E.V. Stephens’ police procedural mystery novel, Accountable, is a first-rate puzzler that will prove challenging to even the most proficient armchair sleuths. Bedford Homicide Detective Benchik and her partner are a compelling, well-matched duo, and following as they try to identify the Friday Afternoon Killer is a fascinating and rewarding reading experience. Benchik’s very recent bereavement following the violent death of her husband adds an extra psychological dimension to this story as the detective tries to cope with the distractions caused by her grief while under pressure to stop the killer from targeting another victim. Police procedurals are my favorite type of mystery novel, and I was quite pleased with Accountable. There are plenty of red herrings to consider and following these police professionals as they worked their case felt authentic and real. I’m hoping Stephens considers assigning another case to Detectives Benchik and Payton. Accountable is most highly recommended.

Joel R. Dennstedt

That satisfying moment when one picks up a cop/detective novel and hears the perfect pitch and perfect sardonic humor of the genre’s best, as one does when opening Accountable by E.V. Stephens, must be like a music lover first hearing a brand new talent hitting all the notes just right. A little “oh boy” escapes the lips, just like an eager kid at the movies … “This is gonna be fun!” The promise of gruesome violence is like the gravy on potatoes. Okay, enough metaphors, or similes. What I’m saying is that Accountable opens fast and hard and strong, with the kind of humorous asides that keep the grimness in its place. Val Benchik, the novel’s homicide detective, recently (and I mean, just the other day) was widowed by a disgruntled bank customer of her husband, and yet she dutifully arrives at a current grisly homicide scene, and though enduring vivid flashbacks of her husband’s violent death, she sets to work doing what she does best. The reader, meanwhile, was quite conveniently hooked at “hello.”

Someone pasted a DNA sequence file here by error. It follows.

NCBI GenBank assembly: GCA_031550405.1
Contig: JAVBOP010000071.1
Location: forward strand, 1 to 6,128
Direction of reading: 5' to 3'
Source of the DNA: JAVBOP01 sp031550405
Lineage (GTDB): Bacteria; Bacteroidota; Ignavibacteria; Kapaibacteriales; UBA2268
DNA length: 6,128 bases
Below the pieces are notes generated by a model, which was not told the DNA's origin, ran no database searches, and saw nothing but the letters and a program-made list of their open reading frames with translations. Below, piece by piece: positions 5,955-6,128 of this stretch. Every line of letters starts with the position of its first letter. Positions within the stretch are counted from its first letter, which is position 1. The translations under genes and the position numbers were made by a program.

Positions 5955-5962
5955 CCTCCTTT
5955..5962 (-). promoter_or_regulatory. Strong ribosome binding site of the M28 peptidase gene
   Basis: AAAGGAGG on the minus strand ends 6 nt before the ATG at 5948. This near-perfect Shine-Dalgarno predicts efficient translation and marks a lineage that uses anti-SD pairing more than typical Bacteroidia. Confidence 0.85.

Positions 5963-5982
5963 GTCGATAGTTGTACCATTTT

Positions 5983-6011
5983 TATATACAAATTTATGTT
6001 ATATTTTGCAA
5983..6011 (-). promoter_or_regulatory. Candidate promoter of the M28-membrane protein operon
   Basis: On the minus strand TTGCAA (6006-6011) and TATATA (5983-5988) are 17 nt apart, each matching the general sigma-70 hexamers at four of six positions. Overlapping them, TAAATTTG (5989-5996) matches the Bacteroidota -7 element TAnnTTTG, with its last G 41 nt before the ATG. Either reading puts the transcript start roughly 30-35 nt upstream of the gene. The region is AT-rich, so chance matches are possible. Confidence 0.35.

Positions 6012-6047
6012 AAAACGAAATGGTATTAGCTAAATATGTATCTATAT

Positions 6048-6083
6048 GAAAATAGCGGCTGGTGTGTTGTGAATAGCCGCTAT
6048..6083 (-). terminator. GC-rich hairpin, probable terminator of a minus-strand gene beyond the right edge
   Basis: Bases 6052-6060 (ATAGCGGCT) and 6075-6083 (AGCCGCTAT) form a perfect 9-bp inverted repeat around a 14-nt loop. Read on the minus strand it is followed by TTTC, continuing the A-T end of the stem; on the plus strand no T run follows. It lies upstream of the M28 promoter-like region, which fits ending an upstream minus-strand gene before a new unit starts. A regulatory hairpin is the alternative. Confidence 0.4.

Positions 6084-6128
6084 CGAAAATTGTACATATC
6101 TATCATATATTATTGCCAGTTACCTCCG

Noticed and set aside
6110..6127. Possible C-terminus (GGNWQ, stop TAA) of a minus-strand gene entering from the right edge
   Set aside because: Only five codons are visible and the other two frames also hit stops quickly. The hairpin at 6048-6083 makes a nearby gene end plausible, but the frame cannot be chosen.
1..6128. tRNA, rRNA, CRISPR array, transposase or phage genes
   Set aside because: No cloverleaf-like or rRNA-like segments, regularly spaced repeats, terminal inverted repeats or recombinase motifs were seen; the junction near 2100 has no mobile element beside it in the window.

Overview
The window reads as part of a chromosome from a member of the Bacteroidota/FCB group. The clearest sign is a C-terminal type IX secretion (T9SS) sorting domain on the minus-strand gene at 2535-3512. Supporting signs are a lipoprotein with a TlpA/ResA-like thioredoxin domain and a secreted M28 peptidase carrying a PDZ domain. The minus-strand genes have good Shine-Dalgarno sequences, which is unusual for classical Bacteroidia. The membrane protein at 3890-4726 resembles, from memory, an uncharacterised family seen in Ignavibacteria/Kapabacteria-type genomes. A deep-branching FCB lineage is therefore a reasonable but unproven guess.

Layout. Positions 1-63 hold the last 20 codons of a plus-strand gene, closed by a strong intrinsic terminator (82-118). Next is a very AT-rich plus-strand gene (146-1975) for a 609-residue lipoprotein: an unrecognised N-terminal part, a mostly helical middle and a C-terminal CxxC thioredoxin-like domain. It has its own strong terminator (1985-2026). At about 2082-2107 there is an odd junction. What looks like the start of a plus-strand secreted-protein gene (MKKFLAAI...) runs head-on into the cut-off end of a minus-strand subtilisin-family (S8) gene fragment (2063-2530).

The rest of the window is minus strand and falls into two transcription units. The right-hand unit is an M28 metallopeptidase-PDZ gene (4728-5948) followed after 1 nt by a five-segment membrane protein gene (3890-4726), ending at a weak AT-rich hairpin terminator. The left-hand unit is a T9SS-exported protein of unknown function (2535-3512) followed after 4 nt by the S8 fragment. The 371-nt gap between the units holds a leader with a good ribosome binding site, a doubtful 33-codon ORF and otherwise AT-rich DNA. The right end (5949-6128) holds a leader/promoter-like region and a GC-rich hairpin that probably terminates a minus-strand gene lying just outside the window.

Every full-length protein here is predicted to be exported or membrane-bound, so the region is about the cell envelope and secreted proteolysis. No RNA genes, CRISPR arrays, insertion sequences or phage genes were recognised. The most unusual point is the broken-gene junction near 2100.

E.V. Stephens spends the rest of her taut thriller Accountable reeling you in, sometimes giving you some illusive breathing slack, then ratcheting up the tension and the curiosity even more. I’m not sure that fish think their last rides are fun, but the comparison seems apt. The author does stretch her plot credibility a bit near the book’s finale, but to this point she has been ever faithful to the genre, ever engaging with her characters, ever providing of emotionally satisfying subplots to pull the heartstrings, and one must admit, she does manage to stay just within the bounds of credence. And the honest reader will admit, it doesn’t matter that much anyway. The ride was simply too much fun; the story too well told.